Degree Name

Doctor of Philosophy (PhD)


School of Art and Design - Faculty of Creative Arts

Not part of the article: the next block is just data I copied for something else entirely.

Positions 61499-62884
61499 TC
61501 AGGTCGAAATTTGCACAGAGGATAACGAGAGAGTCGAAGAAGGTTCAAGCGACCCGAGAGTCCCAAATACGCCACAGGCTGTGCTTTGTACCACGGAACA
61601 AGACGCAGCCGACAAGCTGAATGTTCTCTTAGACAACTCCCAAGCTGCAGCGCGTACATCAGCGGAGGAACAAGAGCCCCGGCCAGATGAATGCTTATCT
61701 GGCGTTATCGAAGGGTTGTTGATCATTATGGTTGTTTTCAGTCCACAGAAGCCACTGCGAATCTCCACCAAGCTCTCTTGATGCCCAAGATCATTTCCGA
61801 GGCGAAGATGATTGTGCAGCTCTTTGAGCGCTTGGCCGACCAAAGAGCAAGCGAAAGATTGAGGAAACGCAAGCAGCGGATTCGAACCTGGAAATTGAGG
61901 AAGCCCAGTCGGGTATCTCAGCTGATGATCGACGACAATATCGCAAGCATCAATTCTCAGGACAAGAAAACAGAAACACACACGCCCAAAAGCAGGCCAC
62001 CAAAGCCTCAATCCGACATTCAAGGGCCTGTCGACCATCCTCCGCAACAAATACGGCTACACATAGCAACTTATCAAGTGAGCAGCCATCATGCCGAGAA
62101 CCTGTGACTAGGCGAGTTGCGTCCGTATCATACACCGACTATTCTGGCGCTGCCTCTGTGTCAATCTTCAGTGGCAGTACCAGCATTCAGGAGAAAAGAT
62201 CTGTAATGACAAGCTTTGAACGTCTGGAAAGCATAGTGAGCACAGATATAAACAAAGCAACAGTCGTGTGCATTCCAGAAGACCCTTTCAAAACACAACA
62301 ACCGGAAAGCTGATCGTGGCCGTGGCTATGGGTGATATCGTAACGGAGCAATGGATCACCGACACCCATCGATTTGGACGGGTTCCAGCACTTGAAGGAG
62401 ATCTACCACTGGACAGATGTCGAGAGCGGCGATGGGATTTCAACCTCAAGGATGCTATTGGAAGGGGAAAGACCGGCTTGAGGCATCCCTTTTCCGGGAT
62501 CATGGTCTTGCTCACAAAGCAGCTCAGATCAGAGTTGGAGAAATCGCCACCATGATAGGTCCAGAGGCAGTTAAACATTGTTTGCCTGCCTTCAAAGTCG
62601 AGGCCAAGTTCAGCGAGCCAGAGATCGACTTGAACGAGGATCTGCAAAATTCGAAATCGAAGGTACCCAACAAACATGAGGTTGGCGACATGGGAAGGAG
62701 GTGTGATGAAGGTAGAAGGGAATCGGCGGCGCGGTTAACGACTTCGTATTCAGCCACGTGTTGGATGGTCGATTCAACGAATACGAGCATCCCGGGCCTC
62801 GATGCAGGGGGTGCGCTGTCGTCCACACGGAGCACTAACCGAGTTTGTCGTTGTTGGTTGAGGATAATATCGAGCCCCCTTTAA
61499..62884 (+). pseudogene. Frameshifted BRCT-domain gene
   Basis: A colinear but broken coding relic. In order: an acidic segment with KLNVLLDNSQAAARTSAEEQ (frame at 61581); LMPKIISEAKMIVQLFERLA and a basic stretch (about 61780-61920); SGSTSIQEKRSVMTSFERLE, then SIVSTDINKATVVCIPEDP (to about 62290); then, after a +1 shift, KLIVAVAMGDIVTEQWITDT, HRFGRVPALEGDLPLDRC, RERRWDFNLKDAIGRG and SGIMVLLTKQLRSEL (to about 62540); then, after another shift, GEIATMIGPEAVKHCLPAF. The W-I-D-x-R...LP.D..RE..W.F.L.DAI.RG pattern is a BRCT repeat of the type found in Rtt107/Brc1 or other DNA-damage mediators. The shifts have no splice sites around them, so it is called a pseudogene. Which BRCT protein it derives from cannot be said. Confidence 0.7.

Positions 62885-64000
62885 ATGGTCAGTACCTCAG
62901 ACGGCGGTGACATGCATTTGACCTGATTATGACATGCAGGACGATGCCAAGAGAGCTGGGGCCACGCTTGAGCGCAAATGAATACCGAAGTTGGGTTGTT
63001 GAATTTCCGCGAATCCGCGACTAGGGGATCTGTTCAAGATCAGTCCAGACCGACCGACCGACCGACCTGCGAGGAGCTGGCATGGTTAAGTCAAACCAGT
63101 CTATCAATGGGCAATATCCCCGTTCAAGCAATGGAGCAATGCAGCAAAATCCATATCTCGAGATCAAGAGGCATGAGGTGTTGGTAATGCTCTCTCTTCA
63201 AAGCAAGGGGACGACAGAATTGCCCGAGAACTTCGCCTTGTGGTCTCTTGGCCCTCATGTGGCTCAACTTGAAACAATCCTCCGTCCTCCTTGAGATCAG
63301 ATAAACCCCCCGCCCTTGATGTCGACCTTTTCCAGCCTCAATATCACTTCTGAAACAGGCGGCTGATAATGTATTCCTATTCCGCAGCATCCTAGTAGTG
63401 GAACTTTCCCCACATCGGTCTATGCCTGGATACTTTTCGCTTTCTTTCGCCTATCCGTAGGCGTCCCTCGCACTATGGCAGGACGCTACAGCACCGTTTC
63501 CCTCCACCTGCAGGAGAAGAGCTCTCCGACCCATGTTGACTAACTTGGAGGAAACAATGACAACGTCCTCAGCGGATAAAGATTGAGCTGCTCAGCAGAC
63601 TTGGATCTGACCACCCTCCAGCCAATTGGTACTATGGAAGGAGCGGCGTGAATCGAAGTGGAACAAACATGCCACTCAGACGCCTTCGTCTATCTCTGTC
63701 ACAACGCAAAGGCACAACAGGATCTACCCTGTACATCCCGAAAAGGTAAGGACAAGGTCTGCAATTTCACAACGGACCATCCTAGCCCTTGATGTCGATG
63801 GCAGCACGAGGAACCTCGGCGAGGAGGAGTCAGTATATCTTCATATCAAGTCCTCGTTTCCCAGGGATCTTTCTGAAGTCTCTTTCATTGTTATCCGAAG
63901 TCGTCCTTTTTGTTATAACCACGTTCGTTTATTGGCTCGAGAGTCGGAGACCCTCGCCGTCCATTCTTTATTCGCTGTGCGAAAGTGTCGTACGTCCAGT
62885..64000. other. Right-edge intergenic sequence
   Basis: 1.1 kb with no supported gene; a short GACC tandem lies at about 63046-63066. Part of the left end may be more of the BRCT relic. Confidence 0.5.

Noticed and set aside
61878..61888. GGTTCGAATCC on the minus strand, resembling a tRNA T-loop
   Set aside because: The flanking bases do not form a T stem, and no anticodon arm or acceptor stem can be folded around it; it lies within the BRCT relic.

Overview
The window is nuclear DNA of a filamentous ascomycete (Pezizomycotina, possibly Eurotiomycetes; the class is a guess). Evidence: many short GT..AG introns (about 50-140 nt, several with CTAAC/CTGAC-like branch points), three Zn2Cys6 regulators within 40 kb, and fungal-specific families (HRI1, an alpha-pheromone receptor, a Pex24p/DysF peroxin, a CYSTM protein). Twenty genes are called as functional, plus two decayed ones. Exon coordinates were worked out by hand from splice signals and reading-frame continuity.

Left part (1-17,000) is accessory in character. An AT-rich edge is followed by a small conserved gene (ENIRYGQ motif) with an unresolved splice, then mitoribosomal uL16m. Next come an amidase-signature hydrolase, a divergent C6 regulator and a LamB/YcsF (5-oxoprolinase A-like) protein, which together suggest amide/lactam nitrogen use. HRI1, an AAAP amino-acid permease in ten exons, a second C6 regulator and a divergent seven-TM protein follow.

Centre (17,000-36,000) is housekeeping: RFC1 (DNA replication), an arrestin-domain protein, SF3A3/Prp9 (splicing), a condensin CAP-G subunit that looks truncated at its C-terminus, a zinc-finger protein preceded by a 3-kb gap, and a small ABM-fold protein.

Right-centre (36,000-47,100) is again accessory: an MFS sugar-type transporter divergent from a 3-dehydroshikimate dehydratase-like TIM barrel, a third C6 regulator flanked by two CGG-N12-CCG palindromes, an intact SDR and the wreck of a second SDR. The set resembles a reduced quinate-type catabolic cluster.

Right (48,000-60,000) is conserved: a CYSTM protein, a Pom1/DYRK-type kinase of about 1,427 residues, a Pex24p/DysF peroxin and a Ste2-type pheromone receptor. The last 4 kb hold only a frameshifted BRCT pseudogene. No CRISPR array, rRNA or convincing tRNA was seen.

This thesis focuses on the emerging field of software art. It is concerned with questions that arise in relation to efforts to think the field of software, and software programming particularly, in aesthetic terms. Centrally, how can software as a technical field of production, as a form of engineering and as a space of abstract, instrumentally-oriented, system elaboration, possibly correspond to art? What are the dilemmas that the notion of software art confronts? How can its space of opportunity be conceived? These questions are pursued not only at a general theoretical level but in terms of aspects of my own software art practice. The thesis begins by considering the ambivalent character of software, examining how it mediates between dimensions of machine process and human agency and how this potential has been conceived in cultural theoretical terms. It then outlines the specific formal features of software programming and reviews competing perspectives of software practice. This description of the software medium establishes a foundation for a specific consideration of the field of software art. I trace the historical emergence of the genre, examine how it has been theoretically conceived and consider a range of exemplary works. I then specify three key dilemmas that confront software art: the dilemma of position (how can software art conceive its relation to the larger economic and discursive space of the software industry?); the dilemma of visibility (how can software art conceive its efforts to make code visible when software itself determinedly, structurally, hides?); and the dilemma of recursion (how is software to avoid an exclusive and disabling emphasis on self-reflection?). In the remaining portion of the thesis, these dilemmas are considered within the specific context of examining issues and aesthetic strategies within my own work. My overall argument is that software art represents a permeable discursive space that discovers an aesthetic potential less by resisting the spectre of conventional software than by risking an intimate relation to this alien terrain. Rather than a calm appropriation of software by art, it represents an unsettling of art by means of software.

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